According to the works of Roman moralists, satirists, and rhetoricians the use of cosmetic and beauty products by women should be viewed as deceptive, wasteful, morally reprehensible, and indicative of a weakness in character.  However, as this study discusses, when we consider alternate literature such as Ovid’s Medicamina Faciei Femineae and Ars Amatoria in conjunction with extant material evidence we are presented with an entirely different image. Instead, by the Imperial Period, the production and use of cosmetic and beauty products was widespread throughout Roman society. As evident from the archaeological record, trade and usage of beauty products was not restricted to large cosmopolitan communities, but rather extended into smaller settlements at the far reaches of the Empire. The use of cosmetic products formed a part of the wider corpus of adornment practices and was particularly essential for women in reiterating ideals of feminine beauty and in distinguishing social rank, identity, and wealth. This presentation will discuss the range of beauty products popular amongst Roman women and examine the significance of cosmetic use as an extension of established hygiene practices and the socio-cultural constructs of cultus (cultivation, refinement) and ornatus (ornamentation, adornment).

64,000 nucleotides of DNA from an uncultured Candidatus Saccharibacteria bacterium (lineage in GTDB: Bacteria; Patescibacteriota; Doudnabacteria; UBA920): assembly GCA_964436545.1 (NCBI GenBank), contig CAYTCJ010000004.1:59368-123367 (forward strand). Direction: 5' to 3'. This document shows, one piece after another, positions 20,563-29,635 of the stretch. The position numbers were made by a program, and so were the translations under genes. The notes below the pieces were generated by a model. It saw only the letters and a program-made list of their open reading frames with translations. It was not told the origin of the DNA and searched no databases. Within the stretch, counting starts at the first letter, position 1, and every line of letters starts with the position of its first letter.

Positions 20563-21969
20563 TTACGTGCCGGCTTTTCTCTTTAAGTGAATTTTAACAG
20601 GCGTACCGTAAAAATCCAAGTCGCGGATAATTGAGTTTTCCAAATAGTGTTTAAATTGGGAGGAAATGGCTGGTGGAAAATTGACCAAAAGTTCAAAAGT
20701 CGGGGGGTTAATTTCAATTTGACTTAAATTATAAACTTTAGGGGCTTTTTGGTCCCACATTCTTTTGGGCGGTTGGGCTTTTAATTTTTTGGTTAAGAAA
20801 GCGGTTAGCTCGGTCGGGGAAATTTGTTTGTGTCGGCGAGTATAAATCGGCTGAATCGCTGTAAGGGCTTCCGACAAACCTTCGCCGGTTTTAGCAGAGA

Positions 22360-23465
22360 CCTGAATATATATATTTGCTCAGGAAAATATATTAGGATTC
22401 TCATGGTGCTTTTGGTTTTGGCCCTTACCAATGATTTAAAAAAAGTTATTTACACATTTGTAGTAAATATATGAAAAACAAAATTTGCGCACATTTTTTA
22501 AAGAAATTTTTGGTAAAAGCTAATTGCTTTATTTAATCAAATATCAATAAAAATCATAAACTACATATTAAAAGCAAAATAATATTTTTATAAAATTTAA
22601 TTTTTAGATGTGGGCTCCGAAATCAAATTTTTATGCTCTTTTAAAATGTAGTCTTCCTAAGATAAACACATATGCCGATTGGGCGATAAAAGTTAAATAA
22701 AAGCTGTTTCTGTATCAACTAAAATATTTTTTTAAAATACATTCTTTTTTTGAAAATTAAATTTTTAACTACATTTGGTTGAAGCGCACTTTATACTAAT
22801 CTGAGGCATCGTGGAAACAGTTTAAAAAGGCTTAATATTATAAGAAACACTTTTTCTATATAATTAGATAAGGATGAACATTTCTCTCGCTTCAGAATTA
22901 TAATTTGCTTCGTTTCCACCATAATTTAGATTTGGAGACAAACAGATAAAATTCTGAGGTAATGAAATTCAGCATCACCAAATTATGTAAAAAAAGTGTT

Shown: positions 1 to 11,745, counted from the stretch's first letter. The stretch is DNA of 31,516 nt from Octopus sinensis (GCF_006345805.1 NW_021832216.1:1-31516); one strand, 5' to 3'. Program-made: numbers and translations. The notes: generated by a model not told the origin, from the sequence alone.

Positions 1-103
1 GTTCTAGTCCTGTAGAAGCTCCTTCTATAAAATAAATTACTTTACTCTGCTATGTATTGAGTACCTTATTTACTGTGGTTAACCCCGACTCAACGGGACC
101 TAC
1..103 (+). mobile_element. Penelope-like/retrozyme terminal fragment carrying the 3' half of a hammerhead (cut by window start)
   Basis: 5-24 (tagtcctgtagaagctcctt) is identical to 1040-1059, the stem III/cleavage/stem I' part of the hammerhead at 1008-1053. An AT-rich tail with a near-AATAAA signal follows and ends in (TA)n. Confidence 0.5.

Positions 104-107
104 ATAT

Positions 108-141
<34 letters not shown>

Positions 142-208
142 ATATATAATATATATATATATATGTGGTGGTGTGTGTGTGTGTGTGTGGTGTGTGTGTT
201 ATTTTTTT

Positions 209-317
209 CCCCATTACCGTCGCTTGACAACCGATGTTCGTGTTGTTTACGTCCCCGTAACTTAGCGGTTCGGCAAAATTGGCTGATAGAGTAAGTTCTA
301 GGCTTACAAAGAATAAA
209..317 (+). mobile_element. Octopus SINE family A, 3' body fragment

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The Friends of Antiquity, an alumni organisation of the University, runs its own series of public lectures, which take place on Sunday afternoons. The Friends’ program for can be found at https://alumni.uq.edu.au/friends-of-antiquity

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